by Doctor Science
Number of voters who showed up for 2008 General Election: 503. Prediction: We will be *really* busy in November.
Books read: 2.3
1. American Slavery, American Freedom by Edmund S. Morgan.
I heard about the book Ta-Nehisi Coates. TNC said:
Morgan's basic contention, one which I increasingly find convincing, is that American slavery made American freedom possible. Thus, it is an understatement--and perhaps even a falsehood--to cast slavery, as Condoleeza Rice has, as the "birth defect" of American freedom. The term "birth defect" conveys the notion of other possibilities and unfortunate accidents. But Morgan would argue slavery didn't just happen as a byproduct, it was the steward. Put differently, slavery is America's midwife, not it's birth defect.Now I've read Morgan's book, and I disagree with both TNC and Morgan.
Morgan adduces no evidence IMHO that slavery was *necessary* for American ideas about politics and freedom to develop. He does not demonstrate, for instance, that "freedom" was a more salient concept for the colonists of Virginia than it was for those of New England. Indeed, the fact that the New England colonists spit out Governor Andros and the idea of a Dominion, but Virginia accepted both, suggests that the idea of political independence was more firmly grounded in the North than in Virginia.
I side with those who view slavery as neither "birth defect" nor "midwife", but as "original sin". That is, slavery was a choice, and it was a choice to be evil -- and the consequences have reverberated down from generation to generation of people who made no choice about the matter at all. It is a choice we inherited and the consequences of which we have to deal with even hundreds of years later, which we can't escape by saying that we never made that choice ourselves.
Morgan's book (published in 1975) gives a well-rounded picture of the development of the Virginia colonies from Roanoke forward; as far as I can tell it's not terribly outdated by more recent research. One persistent theme is the consistent contempt the English showed toward agricultural labor and the people who do it. Jefferson rhapsodized about "yeoman farmers", but the history of Virginia is full of men who felt *anything*, up to and including actual cannibalism, was better than working in the fields or paying people well to do it. Jefferson's "yeoman farmers" had no dirt under their nails, they had indentured servants or outright slaves to do the grubby work.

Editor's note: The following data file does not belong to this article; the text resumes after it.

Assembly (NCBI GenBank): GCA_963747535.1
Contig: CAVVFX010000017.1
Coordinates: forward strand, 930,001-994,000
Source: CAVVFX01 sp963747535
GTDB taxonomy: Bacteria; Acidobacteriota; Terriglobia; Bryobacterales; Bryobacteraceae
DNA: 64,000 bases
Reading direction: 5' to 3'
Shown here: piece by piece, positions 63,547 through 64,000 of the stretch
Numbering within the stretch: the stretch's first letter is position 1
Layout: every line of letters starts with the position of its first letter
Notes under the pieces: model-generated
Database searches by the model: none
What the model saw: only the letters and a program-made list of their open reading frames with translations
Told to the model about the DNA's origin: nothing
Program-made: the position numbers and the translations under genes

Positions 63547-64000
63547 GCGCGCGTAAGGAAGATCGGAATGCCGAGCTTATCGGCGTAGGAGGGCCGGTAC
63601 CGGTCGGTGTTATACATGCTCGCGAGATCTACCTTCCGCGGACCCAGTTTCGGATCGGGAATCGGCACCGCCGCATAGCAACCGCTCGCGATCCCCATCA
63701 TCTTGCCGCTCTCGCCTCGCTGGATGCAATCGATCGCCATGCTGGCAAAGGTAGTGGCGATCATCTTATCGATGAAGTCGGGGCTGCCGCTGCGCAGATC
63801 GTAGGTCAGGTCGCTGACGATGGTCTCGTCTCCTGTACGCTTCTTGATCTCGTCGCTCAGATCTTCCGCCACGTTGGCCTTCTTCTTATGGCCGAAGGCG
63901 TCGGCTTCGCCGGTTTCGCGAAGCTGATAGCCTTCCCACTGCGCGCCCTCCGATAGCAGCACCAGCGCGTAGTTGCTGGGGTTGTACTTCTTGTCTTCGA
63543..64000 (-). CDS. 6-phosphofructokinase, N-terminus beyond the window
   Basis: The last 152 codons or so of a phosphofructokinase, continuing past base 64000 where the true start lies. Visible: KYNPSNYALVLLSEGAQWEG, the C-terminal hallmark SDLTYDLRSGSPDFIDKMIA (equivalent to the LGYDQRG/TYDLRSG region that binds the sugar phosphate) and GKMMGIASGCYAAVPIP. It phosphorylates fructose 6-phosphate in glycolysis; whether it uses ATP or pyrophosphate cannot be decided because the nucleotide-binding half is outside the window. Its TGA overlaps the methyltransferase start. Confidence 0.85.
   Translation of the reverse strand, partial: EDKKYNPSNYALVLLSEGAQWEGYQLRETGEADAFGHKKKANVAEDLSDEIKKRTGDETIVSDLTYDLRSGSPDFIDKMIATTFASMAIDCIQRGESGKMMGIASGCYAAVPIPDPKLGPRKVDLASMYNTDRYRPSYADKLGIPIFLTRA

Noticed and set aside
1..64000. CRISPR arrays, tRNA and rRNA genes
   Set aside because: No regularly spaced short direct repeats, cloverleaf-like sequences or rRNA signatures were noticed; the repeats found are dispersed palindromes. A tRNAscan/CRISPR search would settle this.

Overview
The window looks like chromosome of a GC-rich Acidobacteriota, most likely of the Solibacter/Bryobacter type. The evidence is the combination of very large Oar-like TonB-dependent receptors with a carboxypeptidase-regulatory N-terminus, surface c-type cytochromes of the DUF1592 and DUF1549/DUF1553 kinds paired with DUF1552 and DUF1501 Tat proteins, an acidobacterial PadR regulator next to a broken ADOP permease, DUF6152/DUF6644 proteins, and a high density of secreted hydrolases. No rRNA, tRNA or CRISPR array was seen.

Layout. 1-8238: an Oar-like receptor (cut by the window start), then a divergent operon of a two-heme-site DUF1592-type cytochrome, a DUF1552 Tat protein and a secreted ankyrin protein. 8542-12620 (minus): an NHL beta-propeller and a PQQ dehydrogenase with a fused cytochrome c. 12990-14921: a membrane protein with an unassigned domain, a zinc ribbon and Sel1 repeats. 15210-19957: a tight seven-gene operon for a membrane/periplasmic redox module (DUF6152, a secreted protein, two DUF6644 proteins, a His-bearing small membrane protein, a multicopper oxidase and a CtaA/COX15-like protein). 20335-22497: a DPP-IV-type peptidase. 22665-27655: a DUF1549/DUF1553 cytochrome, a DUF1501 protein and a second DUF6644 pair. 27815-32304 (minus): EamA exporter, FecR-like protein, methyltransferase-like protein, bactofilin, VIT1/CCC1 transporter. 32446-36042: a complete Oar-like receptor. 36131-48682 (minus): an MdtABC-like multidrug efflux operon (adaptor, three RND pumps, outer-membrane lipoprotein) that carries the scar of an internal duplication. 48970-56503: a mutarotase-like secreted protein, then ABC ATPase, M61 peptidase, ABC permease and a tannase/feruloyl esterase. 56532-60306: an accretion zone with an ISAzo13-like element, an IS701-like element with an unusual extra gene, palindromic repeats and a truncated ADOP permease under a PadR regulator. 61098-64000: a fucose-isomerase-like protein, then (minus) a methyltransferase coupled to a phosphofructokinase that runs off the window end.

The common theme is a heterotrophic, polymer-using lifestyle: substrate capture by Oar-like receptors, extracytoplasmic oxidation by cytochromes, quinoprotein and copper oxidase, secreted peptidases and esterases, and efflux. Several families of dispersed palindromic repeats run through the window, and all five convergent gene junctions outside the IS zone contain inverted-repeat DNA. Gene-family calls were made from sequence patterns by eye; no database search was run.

If Jefferson and Madison were eloquent, impassioned philosophers of republican freedom, maybe they had to be eloquent to conceal from themselves that their "independence" was absolutely dependent on other people doing their subsistence work: they could not feed themselves.
2. Revelations: Visions, Prophecy, and Politics in the Book of Revelation by Elaine Pagels.
Not very long, not terribly detailed. Her interesting theory: that John of Patmos was warning various (Jewish-)Christian churches not to be seduced by the followers of Paul and their Gentile-favoring laxity about the Torah.
She talks a lot about similarities and differences between Revelations and various of the Nag Hammadi texts, but IMHO overlooks one crucial difference which makes Revelations much more like the rest of the (New and Old) canon: Revelations talks about social and political justice, not a path for personal spiritual development.
For instance, she says the First Horseman is "War", when it's clear to me that he is Tyranny, the over-powerful ruler. The Second Horseman is clearly War. During most of the past two millennia, though, it's been dangerous to recognize that the First Horseman represents something that can be wrong with kingship, so he gets re-cast a lot. Similarly, I think it's obvious that the Third Horseman is Economic Injustice, a constant refrain of the Hebrew prophets -- but very uncomfortable for the temporal powers to recognize. Better to call him Famine, as though he's the fault of the weather -- instead of being the embodiment of Amartya Sen's theories about famine arising from economic inequality.
+0.3= bits of:
3.1 St. Patrick's Gargoyle by Katherine Kurtz.
3.2 When I Was a Child I Read Books by Marilynne Robinson.
A gorgeous writer who makes you work for her meaning. I only read three pieces in this essay collection before it was time to go, and I found her prose better than her thinking. In particular, her examples aren't *specific* enough, too much of the time she's generalizing about These Modern Times. And I don't think she recognizes that infection with Cicero's prose isn't just her problem, but is endemic in Western literature -- I'm not sure I'm completely over it myself.
4. It turns out that it's possible for a beer to be too chocolaty. Now I know.